If you’re a writer, what kind of writing do you do? Are you working on anything right now?
Writing for me begins with a setting. I often try to capture the beauty of mundane or familiar places – the aging fig in the corner of the neighbour’s yard, a child’s handprint embedded in the sidewalk like a memory. As a result, my work usually falls under the banner of literary realism in the YA genre, but I’m open to some magic every once in a while! I am currently in the process of polishing a manuscript set in my hometown, Brisbane, which I was fortunate enough to have shortlisted for the Glendower Award for an Emerging Writer as part of the 2022 Queensland Literary Award Series.
What are your reading goals for 2023?
This year I would like to read more short stories. A good opportunity to seek out fiction journals, and a nice break from university studies!
What is your favourite genre and why?
Literary fiction, both for adults and YA. Stories that aren’t in a hurry to be told, but are waiting to be discovered.
What book or author do you always recommend?
I am constantly singing praise to the works of Claire Atkinson. I have read her sensitive Nona and Me until the corners of the pages softened, and really admire her rendering of a diverse range of Darwin perspectives in Between Us.
If you could meet any author, who would it be?
I would love to meet Margaret Atwood! It would be divine to spend an hour or two in her company discussing any topic under the sun.
If you could pick the world of one book or book series to live in, what would it be?
To answer this question quite indirectly, I think the world would be a better place if we viewed it through Liesel Meminger’s eyes, the girl at the heart of Markus Zusak’s The Book Thief. A lens of youthful optimism which allows us to romanticise even the bland grey of a Sunday afternoon sky.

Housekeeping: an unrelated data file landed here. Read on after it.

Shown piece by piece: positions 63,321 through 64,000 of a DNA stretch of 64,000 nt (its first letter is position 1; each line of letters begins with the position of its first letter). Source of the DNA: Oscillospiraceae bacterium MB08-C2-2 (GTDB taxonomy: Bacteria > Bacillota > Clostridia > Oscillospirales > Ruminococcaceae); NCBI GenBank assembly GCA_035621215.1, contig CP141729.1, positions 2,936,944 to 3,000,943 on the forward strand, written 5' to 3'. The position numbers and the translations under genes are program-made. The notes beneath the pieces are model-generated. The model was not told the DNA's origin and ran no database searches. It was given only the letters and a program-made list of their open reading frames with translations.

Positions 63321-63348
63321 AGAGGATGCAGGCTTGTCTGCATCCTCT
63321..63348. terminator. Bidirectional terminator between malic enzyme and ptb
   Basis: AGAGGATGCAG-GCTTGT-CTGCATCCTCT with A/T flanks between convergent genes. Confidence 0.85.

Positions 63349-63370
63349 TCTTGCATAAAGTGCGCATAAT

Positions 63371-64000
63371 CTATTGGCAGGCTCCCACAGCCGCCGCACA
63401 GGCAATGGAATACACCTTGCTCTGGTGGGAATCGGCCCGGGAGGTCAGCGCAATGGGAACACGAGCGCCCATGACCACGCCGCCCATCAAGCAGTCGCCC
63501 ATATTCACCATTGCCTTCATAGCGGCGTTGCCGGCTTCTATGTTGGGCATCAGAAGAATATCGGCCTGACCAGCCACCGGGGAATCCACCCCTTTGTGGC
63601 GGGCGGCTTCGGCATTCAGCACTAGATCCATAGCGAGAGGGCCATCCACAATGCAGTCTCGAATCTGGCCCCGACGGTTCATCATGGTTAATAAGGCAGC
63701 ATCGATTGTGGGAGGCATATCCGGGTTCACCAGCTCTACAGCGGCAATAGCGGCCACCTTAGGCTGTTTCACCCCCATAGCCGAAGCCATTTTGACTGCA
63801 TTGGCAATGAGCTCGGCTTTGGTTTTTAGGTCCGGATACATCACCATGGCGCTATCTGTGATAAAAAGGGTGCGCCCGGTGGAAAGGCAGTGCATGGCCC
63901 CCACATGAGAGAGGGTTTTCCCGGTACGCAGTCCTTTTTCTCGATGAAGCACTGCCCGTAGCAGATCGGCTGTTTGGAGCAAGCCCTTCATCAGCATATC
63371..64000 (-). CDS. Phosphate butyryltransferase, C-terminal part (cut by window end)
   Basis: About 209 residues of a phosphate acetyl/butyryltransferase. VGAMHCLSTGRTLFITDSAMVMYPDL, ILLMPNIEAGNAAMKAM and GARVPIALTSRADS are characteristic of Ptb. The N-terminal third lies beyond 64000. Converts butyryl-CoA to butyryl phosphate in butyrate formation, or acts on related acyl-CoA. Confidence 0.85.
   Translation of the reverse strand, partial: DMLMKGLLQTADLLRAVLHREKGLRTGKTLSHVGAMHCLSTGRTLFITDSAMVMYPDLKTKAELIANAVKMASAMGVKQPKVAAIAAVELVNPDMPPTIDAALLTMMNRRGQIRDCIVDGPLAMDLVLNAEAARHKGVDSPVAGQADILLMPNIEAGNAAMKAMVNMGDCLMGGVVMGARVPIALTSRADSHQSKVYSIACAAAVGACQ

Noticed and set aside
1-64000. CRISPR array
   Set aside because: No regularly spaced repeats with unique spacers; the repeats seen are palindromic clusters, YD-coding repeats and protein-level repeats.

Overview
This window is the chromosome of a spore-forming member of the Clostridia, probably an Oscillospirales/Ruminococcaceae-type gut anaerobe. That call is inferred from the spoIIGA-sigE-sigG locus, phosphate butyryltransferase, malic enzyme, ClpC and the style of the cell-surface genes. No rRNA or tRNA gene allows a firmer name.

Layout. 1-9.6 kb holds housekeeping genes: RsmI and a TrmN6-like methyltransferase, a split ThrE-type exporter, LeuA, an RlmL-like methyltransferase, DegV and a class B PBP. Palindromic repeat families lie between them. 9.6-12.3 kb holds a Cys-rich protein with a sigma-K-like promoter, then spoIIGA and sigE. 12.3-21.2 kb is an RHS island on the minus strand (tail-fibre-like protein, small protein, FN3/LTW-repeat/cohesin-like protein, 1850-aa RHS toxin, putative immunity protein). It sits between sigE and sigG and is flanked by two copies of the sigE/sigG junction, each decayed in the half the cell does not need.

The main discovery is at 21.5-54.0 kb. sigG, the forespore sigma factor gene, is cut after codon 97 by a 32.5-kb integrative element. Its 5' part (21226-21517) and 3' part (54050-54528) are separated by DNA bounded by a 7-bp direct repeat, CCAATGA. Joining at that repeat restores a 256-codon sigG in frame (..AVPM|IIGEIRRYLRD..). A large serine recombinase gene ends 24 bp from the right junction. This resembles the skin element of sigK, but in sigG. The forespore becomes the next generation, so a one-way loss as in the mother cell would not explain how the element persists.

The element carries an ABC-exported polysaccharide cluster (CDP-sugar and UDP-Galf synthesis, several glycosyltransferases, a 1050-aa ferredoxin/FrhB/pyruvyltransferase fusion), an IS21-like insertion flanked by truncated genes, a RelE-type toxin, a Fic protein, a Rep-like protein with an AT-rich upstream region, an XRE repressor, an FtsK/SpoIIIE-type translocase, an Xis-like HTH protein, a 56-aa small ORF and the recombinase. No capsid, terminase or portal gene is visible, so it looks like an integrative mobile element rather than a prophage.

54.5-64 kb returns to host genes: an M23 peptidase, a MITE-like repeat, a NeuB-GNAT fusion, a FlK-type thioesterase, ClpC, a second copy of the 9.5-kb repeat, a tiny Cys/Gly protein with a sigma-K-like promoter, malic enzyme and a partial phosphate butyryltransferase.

Do you have a book you always find yourself coming back to?
Similar to above. :)
Any upcoming releases you can’t wait to get your hands on?
She and Her Pretty Friend, by Danielle Scrimshaw should be a fascinating exploration of silenced queer history in Australia. I am also excited about Shivaun Plozza’s Meet Me at the Moon as I’ve previously enjoyed her feisty characters and authentic depiction of urban Melbourne in Frankie.
Where is your favourite place to read?
I can be instantly transported by a book pretty much anywhere, apart from in a moving vehicle!
Do you prefer paperback, hardcover or ebook?
I feel most comfortable with a paperback in my hands. Physical books have always felt more personable for me; seeing their cover art every time I pick one up feels like a greeting an old friend. However, I am by no means a fussy reader, and can understand the argument for less paper usage in the industry.